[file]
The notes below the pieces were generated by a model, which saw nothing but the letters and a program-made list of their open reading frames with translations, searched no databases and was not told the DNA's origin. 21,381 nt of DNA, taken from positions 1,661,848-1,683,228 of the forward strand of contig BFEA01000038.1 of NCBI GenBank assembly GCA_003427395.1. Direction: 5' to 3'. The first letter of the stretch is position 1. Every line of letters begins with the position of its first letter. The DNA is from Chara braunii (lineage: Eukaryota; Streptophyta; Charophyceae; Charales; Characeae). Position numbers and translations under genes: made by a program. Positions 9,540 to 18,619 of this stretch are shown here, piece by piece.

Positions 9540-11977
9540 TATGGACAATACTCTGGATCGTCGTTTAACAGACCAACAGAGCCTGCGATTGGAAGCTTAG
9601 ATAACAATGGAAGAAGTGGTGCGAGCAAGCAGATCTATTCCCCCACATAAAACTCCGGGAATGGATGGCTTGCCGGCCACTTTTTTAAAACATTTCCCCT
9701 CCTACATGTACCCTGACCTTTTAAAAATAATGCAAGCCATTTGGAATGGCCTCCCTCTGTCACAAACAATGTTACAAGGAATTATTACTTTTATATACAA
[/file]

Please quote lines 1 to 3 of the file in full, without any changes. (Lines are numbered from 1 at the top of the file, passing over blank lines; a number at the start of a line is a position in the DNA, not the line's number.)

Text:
The notes below the pieces were generated by a model, which saw nothing but the letters and a program-made list of their open reading frames with translations, searched no databases and was not told the DNA's origin. 21,381 nt of DNA, taken from positions 1,661,848-1,683,228 of the forward strand of contig BFEA01000038.1 of NCBI GenBank assembly GCA_003427395.1. Direction: 5' to 3'. The first letter of the stretch is position 1. Every line of letters begins with the position of its first letter. The DNA is from Chara braunii (lineage: Eukaryota; Streptophyta; Charophyceae; Charales; Characeae). Position numbers and translations under genes: made by a program. Positions 9,540 to 18,619 of this stretch are shown here, piece by piece.

Positions 9540-11977
9540 TATGGACAATACTCTGGATCGTCGTTTAACAGACCAACAGAGCCTGCGATTGGAAGCTTAG